LONDON (AP) — Britain's national security adviser has warned that government websites are at risk of cyberattack from pro-WikiLeaks hackers, Prime Minister David Cameron's office said Monday.
Ministries have been told they could be targeted by online "hacktivists," following attacks on companies including MasterCard Inc., Visa Inc. and PayPal Inc., which cut ties to the WikiLeaks site.
Mr. Cameron's office said security adviser Peter Ricketts raised his concerns before an extradition hearing scheduled for Tuesday, when WikiLeaks founder Julian Assange will appear in a London court.
Mr. Assange is wanted by authorities in Sweden for questioning in two sex-crime allegations. Lawyers have said he denies the allegations and is fighting extradition.
About 100 demonstrators gathered outside the British Embassy in Madrid on Saturday to protest Mr. Assange's detention. A judge denied him bail last week, and he is being held in prison pending Tuesday's court hearing.
Mr. Cameron's spokesman, Steve Field, said the government's priority is websites dealing with information that belongs to members of the public. He said the government has particular concerns about websites used to file tax returns or to claim benefits, which store sensitive personal information.
A loose-knit group of activists who use the name "Anonymous" has launched attacks on companies that have severed links with WikiLeaks since it began publishing its trove of about 250,000 secret U.S. diplomatic cables last month.
The disclosures, which continued late Sunday, have offended U.S. allies and angered its rivals. Officials in Washington claim other countries already have curtailed their dealings with the U.S. government because of WikiLeaks' actions.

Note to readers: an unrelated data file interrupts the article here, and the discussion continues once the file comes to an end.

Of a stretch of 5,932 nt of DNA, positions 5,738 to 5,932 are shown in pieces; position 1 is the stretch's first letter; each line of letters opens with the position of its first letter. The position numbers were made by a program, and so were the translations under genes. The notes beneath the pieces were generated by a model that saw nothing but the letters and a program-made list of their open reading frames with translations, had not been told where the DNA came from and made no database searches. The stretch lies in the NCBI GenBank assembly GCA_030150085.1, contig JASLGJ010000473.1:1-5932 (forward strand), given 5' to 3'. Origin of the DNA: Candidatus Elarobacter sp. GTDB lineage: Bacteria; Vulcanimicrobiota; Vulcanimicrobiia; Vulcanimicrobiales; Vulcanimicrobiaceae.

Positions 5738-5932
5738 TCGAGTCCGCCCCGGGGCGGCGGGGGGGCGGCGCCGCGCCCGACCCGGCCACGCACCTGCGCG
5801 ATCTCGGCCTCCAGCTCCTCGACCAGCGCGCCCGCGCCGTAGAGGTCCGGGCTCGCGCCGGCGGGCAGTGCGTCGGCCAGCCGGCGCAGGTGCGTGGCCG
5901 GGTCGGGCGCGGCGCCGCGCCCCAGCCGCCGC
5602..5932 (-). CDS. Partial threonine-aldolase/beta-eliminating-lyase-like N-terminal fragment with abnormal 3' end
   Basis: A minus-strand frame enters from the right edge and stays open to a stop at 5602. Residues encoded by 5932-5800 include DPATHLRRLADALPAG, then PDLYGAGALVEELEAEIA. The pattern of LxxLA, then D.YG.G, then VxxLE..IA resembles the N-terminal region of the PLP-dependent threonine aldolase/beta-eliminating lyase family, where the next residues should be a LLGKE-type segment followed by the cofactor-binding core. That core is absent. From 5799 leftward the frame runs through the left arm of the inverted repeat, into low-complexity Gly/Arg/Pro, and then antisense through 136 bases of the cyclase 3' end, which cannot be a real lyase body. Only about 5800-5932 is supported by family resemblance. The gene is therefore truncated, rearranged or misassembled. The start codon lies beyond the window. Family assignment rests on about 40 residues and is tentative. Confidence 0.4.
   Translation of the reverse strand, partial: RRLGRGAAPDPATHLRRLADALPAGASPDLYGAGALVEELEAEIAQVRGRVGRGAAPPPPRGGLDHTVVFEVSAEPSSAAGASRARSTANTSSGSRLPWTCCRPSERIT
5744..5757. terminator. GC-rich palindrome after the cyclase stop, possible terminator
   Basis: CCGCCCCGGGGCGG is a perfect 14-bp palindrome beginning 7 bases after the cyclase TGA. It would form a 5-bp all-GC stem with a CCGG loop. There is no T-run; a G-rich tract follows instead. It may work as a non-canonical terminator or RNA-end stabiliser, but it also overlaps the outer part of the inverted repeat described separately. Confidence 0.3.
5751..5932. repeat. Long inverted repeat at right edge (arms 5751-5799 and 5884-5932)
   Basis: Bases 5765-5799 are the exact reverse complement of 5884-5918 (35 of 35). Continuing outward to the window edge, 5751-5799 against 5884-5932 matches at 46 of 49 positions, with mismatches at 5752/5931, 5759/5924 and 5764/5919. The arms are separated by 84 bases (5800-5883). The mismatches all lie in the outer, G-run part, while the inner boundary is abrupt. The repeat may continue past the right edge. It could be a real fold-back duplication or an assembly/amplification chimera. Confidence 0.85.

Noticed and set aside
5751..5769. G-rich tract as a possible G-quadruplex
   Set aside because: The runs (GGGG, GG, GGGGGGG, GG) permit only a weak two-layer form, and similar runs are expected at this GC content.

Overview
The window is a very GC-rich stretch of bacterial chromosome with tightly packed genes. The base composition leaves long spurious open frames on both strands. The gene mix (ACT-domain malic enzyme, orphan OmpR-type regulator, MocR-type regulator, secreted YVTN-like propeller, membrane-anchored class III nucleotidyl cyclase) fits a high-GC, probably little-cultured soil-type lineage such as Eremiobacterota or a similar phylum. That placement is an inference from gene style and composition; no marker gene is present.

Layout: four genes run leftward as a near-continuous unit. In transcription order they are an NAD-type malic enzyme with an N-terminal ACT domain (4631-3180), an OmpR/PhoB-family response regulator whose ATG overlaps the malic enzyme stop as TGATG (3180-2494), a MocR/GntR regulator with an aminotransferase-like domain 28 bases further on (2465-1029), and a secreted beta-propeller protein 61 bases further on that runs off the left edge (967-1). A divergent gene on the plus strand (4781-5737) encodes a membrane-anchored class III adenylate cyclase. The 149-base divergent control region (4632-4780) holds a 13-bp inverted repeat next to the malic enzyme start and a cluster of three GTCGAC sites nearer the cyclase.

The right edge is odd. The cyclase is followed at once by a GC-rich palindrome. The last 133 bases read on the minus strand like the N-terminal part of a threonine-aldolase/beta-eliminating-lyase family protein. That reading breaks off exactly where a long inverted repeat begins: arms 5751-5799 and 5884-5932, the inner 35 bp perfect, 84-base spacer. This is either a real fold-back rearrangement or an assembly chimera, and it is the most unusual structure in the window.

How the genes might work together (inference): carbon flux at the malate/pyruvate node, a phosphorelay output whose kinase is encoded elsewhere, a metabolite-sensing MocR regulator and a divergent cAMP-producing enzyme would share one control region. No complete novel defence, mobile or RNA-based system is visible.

The decision by companies including Visa and MasterCard to halt cooperation with WikiLeaks has hampered the organization's ability to accept donations. Earlier this month, Amazon.com Inc. ousted WikiLeaks from its servers, citing a violation of its terms of service.
Though Amazon sites were offline for about a half-hour in Britain, France, Germany and other countries late Sunday, the company denied that was because of hacker attacks. Amazon said Monday the problem "was due to hardware failure" at its European data center.
Though their websites were briefly inaccessible last week, both MasterCard and Visa said cardholders' accounts were not at risk. PayPal also confirmed it had faced "a dedicated denial-of-service attack."
The Swiss postal system's financial arm, Postfinance, which shut down Mr. Assange's bank account, also said its website struggled last week to contend with an unexpected barrage of traffic.
Mr. Assange's legal team said he would be represented at a court hearing Tuesday by lawyer Geoffrey Robertson, a former appeals judge at the U.N. Special Court for Sierra Leone who has specialized in freedom of speech cases. Former clients include author Salman Rushdie.